And those problems may go on to last for a very long time.
Maybe even permanently.
Effects of speed on pregnancy
I especially worry about females when it comes to speed’s effects. Many women on speed have uterine bleeding even though they may not have normal periods.
There may be have huge shifts in their female hormones. It isn’t uncommon for fertility to be affected.
Despite this, babies do happen. And what happens to fetuses exposed to speed while in the womb can cause permanent changes.
Plus, the complications due to speed use in pregnancy don’t just happen to the fetus. The mother is more likely to suffer from severe increases in blood pressure, maybe even strokes and heart attacks. They tend to go into labor way before the baby is due.
There is a huge increase in the number of miscarriages even late in pregnancy.
And the babies that do survive tend to be smaller at birth. They have trouble learning to drink milk. They don’t grow and develop like babies of non-using mothers.
And the problems these infants have at birth continue. As children, speed babies have trouble learning to speak, to read. They don’t develop the skills of walking and running at the same rate as more normal babies.
In other words, the bad effects of exposure to speed in the womb may be lifelong.
So what do we do about speed?
One of the things we need to do is get the word out. People have been so focused on opioid drugs that they’re missing the fact that we have an enormous other problem facing us. Speed.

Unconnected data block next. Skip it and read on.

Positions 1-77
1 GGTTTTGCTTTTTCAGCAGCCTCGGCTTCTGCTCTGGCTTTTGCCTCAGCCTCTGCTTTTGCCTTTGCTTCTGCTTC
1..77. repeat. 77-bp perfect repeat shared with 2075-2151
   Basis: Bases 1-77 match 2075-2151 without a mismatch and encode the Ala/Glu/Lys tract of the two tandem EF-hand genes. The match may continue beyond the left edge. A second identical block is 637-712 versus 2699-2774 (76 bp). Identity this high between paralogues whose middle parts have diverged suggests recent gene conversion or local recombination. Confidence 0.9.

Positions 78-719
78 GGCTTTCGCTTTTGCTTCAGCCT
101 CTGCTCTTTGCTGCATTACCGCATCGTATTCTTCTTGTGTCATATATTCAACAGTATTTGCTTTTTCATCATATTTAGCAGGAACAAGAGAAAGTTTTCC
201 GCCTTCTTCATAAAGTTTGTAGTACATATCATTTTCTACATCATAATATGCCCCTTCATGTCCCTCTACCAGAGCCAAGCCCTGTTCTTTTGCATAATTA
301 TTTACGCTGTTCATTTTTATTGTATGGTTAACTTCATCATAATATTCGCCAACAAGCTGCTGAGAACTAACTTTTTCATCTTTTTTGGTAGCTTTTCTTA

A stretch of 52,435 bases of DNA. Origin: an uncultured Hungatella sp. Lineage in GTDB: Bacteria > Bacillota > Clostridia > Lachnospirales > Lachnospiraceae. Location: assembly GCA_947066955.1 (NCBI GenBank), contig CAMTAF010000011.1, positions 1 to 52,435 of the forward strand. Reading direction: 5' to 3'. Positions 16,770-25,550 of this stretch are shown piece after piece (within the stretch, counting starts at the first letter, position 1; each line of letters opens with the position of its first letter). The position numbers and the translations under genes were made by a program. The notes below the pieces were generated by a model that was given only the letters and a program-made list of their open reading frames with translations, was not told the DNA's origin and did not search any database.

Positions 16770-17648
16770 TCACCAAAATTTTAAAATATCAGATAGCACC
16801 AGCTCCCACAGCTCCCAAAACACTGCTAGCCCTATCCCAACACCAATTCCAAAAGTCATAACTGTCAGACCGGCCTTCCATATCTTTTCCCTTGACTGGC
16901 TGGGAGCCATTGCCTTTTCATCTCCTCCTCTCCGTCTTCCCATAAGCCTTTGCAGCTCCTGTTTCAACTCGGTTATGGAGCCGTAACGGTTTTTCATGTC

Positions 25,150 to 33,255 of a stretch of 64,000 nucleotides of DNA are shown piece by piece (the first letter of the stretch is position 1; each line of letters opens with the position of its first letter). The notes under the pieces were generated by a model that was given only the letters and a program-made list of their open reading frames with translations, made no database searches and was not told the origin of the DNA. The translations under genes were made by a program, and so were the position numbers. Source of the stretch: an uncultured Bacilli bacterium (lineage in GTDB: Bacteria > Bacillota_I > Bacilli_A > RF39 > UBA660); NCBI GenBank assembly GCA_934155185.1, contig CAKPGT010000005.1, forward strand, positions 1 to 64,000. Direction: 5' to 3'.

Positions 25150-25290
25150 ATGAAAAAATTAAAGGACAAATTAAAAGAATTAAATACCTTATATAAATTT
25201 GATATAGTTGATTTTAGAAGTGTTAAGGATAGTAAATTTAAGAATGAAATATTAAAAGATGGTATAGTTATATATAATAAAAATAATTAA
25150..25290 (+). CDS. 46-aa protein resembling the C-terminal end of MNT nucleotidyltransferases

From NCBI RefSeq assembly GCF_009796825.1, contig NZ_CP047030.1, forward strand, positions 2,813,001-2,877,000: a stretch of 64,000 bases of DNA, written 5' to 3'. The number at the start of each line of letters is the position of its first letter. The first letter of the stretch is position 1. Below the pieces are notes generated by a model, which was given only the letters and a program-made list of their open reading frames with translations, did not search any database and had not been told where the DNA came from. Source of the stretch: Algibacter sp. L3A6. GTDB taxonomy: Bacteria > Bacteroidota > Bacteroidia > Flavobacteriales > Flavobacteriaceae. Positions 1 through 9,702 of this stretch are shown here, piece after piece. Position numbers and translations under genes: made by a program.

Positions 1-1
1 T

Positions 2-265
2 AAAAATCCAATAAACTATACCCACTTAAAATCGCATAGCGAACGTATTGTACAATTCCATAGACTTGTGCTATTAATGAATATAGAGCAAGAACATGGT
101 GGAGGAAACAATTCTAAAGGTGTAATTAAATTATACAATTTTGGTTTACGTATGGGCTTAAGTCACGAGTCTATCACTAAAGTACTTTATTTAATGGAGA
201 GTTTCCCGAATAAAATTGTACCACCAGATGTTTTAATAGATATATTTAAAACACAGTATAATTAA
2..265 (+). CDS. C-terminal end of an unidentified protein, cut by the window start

Beyond that, though, is trying to get the person to agree to at least try to not use anymore.
If you understand what the drug does to you, like I described above, it’s also easy to understand why someone addicted to speed might be really unsure about doing that.
Maybe they know that they’re going to be absolutely miserable, to lack energy to do almost anything, no matter how simple; to feel suicidal, to never feel good. It’s easy to understand why they might not even try.
If you can get them to a professional to help with speed addiction, great. Do it.
That person should give them reassurance that people can and do get better after being addicted to meth. As of right now, though, there aren’t any medications that help people
who are hooked on speed the way buprenorphine and methadone help people on heroin and opioid drugs.
Many of us have tried any number of medications, usually antidepressants, to help get the user’s brain chemistry back to normal faster. So far, we haven’t been successful.
Some people have tried giving users long lasting medications that mimic meth, like concerta,® but the results haven’t been great there either.
Some of the things that I’ve talked about before, like getting a list of people you can talk to immediately if you’re feeling like you’re going to fail, and starting to go to 12 step meetings even if you’re using, are good moves toward stopping.
Encourage the person to eat.
When someone is heavily into meth, they typically lose weight because they just stop eating. Slowly getting into a healthy pattern of eating on a regular basis can be of benefit.
I see that I’m almost out of room here, so I can’t go into recovery steps right now. However, some readers pointed out to me that I hadn't really gone into enough depth about what speed does and thought that was important.
I agree. There is so much more I could say about the effects. But I also want to tell you some things you can do to help the speed user, so you know it can be done.
So next time, in a couple of weeks, I’ll have a checklist for how to approach the person on methamphetamine.
Image of Shadowy figure by @CanStockPhoto/ABCDK
Image of person's brain by @CanStockPhoto/Pikovit
Image of pregnancy by @CanSTockPhoto/Insognolucido
Image of hand and pills by @CanStockPhoto/Zinkevych
Image of person with knife and fork by @CanStockPhoto/AnatolyM